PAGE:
Implications of World Heritage Listing
Australia's World Heritage properties are a clearly identifiable part of our heritage.
The benefits of being listed
Inscription of a property on the World Heritage List can produce many benefits for Australia, and in particular, for local communities.
In the case of properties such as the Tasmanian Wilderness, Kakadu and Uluru-Kata Tjuta National Parks and the Great Barrier Reef, World Heritage listing has featured in promotions that have resulted in greatly increased tourist visitation from overseas and within Australia.
Local communities benefit from possible increases in employment opportunities and income, as well as improved planning and management of the region. The Australian Government has focused on assisting of World Heritage properties by providing resources for strengthening management and improving interpretation and visitor facilities.
World Heritage listing also promotes local and national pride in the property and develops feelings of national responsibility to protect the area.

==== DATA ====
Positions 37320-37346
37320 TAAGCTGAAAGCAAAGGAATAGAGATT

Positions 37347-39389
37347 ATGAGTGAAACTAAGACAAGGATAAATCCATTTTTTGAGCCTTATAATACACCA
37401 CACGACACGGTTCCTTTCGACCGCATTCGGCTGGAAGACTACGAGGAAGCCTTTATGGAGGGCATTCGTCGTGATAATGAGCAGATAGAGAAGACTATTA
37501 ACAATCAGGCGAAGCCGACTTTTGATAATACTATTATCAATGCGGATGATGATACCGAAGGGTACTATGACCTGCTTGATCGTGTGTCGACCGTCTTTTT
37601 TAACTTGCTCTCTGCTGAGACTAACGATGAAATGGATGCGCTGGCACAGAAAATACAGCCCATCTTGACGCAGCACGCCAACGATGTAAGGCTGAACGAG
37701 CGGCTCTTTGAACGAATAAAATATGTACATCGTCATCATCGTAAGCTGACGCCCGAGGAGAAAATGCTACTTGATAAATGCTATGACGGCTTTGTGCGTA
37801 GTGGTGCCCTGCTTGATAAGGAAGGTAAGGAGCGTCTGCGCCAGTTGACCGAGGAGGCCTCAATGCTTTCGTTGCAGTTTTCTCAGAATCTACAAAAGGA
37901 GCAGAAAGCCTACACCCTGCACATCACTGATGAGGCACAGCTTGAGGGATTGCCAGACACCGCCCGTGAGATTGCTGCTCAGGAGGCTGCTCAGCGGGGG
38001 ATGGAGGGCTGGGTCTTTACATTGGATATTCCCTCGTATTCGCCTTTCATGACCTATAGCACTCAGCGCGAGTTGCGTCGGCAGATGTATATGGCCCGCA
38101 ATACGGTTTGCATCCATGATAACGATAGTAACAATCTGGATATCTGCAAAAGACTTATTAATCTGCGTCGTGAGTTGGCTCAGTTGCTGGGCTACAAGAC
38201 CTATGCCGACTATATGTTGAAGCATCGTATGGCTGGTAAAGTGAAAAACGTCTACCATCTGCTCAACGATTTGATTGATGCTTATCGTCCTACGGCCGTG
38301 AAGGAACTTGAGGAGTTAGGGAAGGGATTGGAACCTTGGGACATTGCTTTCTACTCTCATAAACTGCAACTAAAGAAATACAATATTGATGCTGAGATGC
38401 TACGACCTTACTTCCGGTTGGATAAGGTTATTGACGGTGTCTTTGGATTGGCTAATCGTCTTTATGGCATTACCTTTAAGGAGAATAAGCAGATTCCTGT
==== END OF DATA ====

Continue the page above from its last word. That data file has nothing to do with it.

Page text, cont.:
Ownership and control of world heritage places
World Heritage listing does not affect ownership rights. Ownership remains as it was prior to nomination, and State and local laws still apply. World Heritage properties in Australia do not become Commonwealth property, nor do they become the property of any international body or foreign power.
Australia's World Heritage properties comprise a wide variety of land tenures including freehold, perpetual lease, pastoral lease, town reserve, State forest, national park, nature reserve, Aboriginal reserve and recreational reserve.
The Australian Government has an international obligation to protect and conserve World Heritage properties, but there is no impediment to existing land uses unless they threaten any of the outstanding universal values of the property.
Experience shows that listing does not necessarily limit the range of activities that can be carried out on a property. For instance, grazing occurs in the Willandra Lakes Region, NSW, and Shark Bay, Western Australia, and there is recreational and commercial fishing in the Great Barrier Reef.